Of course, Roy had impeccable bowling credentials and employing him was too good an opportunity for Taylor Bowls to miss They never had a single regret in all the years he worked there Roy loved every minute working at Taylors he could not believe his luck when he was appointed.

He participated in the development and promotion of their Crown Green Bowls, some of which are still available today. He recommended the positioning of logos on the sides of the Taylor Bowls which he believed, with his Sales Rep hat on, would be free advertising for Taylors when the bowls were used in Television tournaments.

He provided, again with his Reps hat on, sales guidance to Bowls retail outlets all over the crown green world, on how to sell the right Taylor bowl to prospective customers.

In recognition and respect of 17 years outstanding service, the Directors of Taylors presented Roy with an inscribed Longines Grande Equipe wristwatch, which he treasured and was extremely proud of, on his retirement in 2009. It was in this same year that his lovely wife Doris and eldest son Stuart passed away within a few weeks of each other. This continued at the service as a delegation from Taylor’s made the long journey from Glasgow to pay their respects.

In the middle of his personal and playing success Roy also turned his hand to something new. After his victory at Carr Mill in St Helens in the previously aforementioned televised Greenall’s County Classic. As Roy progressed through the Tournament rounds, during an interview with Granada TV they recognised that he was quite adept at public speaking, had a good voice and was extremely knowledgeable about the game of bowls.

They offered him and he seized with both hands, the opportunity to become a contracted Television Bowls Commentator. He teamed up and became great friends with Elton Welsby and with commentator the late, great Hugh Johns.

The three of them commentated on all their televised tournaments for the next decade or so. Roy’s last commentary work was for the BCGBA on a BT Sport production of the All Britain at Llay Miners in 2016.

Roy thoroughly enjoyed his TV commentary work and attending the Granada Sports TV Christmas parties where he networked with all sorts of sporting celebrities. He attended Paul Docherty’s funeral, Paul was one of Granada Sports TV Directors, and he sat next to and chatted with Sir Alex Ferguson, a memory that he really treasured as an ardent and loyal Manchester United fan. Roy also delighted in a meeting arranged in a coffee shop with his hero Dennis Law.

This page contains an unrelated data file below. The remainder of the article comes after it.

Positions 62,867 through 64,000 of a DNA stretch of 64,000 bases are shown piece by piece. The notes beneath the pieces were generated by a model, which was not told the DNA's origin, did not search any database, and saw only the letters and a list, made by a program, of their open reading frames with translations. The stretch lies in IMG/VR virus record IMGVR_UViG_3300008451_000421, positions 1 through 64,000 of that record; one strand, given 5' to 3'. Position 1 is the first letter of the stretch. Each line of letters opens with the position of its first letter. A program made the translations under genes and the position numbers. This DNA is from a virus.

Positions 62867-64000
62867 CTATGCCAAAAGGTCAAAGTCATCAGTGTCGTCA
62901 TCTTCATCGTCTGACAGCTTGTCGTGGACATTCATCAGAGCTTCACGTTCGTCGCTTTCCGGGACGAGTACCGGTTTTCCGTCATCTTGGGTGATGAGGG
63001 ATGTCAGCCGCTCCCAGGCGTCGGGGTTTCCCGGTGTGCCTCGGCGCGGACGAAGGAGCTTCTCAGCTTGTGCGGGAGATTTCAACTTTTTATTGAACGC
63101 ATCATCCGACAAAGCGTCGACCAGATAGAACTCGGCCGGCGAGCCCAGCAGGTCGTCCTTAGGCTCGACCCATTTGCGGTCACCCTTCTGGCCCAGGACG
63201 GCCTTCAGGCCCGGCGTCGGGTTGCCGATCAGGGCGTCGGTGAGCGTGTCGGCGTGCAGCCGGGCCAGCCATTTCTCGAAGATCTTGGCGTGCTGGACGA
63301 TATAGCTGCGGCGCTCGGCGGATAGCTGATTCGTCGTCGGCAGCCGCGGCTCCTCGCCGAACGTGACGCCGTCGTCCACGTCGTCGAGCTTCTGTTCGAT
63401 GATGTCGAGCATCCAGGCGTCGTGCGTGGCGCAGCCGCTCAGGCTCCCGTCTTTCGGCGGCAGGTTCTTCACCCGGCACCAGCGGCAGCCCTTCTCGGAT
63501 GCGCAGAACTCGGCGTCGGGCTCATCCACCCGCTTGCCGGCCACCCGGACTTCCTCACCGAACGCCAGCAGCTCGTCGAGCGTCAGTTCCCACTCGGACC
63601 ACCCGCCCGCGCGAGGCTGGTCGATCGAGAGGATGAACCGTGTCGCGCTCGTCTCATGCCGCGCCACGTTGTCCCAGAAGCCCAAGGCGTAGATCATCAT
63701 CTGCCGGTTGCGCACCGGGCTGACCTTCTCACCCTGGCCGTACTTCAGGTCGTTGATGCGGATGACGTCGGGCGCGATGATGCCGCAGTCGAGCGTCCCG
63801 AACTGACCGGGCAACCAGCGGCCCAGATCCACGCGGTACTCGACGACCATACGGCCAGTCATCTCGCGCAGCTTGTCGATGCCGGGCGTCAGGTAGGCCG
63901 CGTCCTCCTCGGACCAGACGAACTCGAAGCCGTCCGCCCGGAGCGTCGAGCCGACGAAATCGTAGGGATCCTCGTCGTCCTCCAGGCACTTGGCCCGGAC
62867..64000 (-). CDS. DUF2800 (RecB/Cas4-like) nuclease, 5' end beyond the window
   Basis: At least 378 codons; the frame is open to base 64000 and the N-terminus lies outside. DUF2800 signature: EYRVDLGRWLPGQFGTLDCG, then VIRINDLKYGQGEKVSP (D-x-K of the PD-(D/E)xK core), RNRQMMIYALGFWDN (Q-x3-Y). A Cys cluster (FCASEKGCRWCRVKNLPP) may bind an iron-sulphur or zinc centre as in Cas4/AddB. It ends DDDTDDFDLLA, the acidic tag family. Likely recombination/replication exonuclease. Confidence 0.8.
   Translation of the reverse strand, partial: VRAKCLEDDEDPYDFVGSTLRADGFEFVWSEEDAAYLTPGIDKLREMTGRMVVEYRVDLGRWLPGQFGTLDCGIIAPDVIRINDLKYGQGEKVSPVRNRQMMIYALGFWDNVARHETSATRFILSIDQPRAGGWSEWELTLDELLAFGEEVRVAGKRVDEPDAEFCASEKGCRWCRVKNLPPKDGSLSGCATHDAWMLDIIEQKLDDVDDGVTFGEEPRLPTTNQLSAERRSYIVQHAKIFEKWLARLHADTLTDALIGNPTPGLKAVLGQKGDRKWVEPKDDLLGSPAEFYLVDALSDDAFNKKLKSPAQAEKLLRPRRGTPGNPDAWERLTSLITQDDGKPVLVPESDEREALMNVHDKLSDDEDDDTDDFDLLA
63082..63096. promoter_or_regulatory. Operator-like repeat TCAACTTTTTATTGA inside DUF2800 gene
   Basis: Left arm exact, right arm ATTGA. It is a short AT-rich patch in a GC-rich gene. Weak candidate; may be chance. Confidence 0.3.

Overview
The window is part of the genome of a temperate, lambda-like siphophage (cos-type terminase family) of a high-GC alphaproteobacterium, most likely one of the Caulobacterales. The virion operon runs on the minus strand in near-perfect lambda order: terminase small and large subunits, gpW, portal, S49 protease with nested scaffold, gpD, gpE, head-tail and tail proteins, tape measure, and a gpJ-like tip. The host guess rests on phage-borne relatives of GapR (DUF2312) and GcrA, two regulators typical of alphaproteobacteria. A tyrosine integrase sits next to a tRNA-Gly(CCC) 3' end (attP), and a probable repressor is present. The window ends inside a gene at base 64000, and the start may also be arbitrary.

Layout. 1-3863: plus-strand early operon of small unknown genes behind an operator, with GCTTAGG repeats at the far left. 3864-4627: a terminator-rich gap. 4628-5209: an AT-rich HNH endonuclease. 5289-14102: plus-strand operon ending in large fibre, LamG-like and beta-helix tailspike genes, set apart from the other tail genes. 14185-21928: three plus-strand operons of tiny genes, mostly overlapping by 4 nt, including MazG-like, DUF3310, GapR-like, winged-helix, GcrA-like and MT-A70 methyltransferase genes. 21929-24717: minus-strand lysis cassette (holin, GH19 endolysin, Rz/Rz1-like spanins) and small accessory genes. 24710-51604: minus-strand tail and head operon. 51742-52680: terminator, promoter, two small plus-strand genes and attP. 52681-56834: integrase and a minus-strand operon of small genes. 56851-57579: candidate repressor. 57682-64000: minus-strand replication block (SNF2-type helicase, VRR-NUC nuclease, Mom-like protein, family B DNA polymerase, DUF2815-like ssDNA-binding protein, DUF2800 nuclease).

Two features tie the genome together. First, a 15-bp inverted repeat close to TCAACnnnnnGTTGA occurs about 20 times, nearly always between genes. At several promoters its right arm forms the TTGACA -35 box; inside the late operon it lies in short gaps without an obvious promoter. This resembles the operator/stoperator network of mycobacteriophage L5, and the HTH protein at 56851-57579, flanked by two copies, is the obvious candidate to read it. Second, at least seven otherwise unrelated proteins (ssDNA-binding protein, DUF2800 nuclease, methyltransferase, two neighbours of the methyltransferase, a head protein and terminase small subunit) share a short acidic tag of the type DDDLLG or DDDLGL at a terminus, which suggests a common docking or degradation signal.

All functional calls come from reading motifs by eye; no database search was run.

Finally, in terms of other contributions, Roy became qualified as a BCGBA referee. How ironic that was considering his earlier ban.

This qualification came in useful on the bowling holidays that he and Doris helped to organise and run for several years in Blackpool and further afield in Sarasota, USA, and Cyprus.

Following Doris’s death Roy moved into Whitebrook Court Residential Home but was a regular at bowling games, events, and meetings. Particularly at Sale Excelsior Working Men’s Club and the Panel until Roy’s health started to fail.

On Wednesday Roy Armson’s journey, which started on the Liverpool banks of the river Mersey, ended in Altrincham Crematorium, in the rolling fields of the peaceful Cheshire countryside. It is the kind of a place where a soul can rest.

The videos below are from the Bowls Observer and the Andy Cairns YouTube channels.

About Steve Davies 170 Articles
Throughout his bowling career Steve has always supported the admin side of the game as well as a keen player of the game. As a club secretary, association secretary, county delegate on the BCGBA (National Governing Body) Management Committee, Media Officer for the BCGBA, Merseyside champion in 2002 and Merseyside County President (2014-15) Steve has always been keen to promote the game especially through the broadcast of the game on TV or Internet. Steve set up the LIVE BOWLS YouTube channel which became the Bowls Observer channel and, through the LDBA, runs national competitions. Seeing an avenue to report on and promote the game Steve set up the Bowls Observer on-line magazine.